This makes it easy to navigate the class hierarchy and to access class methods. In fact, you manipulate classes through the browser in the same way as other objects. This is because Cocoa classes are themselves regular objects. Indeed, each class is itself an instance of another class (called a meta-class) automatically created by the object system... and meta-classes are themselves objects. Since F-Script makes it so easy to browse these different levels, it can be useful to have a clear view of the topology of the Cocoa class system. We illustrate it below, using the Cocoa NSBox class as example.
While this almost always works well, automatically introspecting values of declared properties can be unssafe and can result in undefined behavior. Indeed, it requires calling properties accessors to get at the values, which might not always be a valid action (while most API avoid such brittleness, a class can, in principle, require as a precondition that a given property is read only when the object is in a given logical state). To cope with such situations, F-Script lets you suppress automatic property introspection, through an option in the preference panel.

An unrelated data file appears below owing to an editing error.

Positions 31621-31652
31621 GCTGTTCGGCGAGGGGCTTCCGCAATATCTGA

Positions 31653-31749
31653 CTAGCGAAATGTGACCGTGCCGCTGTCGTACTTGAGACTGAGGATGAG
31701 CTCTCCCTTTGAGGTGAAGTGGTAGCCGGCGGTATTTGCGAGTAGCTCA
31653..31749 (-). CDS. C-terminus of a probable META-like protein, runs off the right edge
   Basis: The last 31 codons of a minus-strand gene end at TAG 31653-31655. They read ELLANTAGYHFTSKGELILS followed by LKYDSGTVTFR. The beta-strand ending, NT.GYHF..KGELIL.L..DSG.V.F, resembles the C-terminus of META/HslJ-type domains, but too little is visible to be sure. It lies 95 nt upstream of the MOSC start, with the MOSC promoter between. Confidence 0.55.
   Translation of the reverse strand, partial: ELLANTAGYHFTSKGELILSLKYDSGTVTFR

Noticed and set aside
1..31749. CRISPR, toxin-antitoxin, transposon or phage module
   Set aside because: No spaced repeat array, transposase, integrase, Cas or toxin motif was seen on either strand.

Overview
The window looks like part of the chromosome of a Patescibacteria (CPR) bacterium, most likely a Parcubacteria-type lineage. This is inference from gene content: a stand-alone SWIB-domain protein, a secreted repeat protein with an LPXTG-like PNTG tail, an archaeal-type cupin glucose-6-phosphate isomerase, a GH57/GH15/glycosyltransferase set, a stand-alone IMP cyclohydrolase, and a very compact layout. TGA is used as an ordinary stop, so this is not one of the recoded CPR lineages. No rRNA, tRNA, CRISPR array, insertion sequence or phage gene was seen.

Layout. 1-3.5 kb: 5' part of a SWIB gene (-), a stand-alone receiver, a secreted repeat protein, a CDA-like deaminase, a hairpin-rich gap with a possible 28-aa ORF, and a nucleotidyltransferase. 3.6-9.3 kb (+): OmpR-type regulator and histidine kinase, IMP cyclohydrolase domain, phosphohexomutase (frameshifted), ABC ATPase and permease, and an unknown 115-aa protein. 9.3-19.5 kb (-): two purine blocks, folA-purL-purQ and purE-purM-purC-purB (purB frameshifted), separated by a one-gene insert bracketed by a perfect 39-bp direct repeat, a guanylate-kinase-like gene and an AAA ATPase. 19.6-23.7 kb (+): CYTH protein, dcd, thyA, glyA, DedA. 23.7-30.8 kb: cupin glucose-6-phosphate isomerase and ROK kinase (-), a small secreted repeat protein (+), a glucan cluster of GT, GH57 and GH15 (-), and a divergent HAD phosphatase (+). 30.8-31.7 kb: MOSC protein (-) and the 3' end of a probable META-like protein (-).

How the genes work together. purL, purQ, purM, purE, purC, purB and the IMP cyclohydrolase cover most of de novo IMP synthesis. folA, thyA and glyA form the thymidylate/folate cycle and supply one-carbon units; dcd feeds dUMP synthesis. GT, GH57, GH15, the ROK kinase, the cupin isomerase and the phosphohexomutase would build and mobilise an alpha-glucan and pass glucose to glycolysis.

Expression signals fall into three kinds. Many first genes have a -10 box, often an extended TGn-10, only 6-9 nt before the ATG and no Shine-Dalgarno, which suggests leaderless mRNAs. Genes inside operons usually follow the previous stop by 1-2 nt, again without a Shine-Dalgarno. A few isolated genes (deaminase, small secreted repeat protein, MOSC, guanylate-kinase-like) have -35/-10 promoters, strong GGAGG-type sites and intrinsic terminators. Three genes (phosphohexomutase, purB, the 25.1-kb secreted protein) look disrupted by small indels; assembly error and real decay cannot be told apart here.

In a Cocoa application, each graphical component corresponds to an object (typicaly, an NSView). The object browser lets you select a graphical component and browse the relevant object. To do so, first click the Select View button. The cursor changes into a little cross and then all that is required is to click on the visual object that you want to browse. To provides you with immediate feedback and to show the surface covered by the views on screen, the color of the view that is under the cursor is temporarily modified as the cursor moves. A HUD near the cursor displays information about the view underneath.
Method invocation follows the F-Script rules.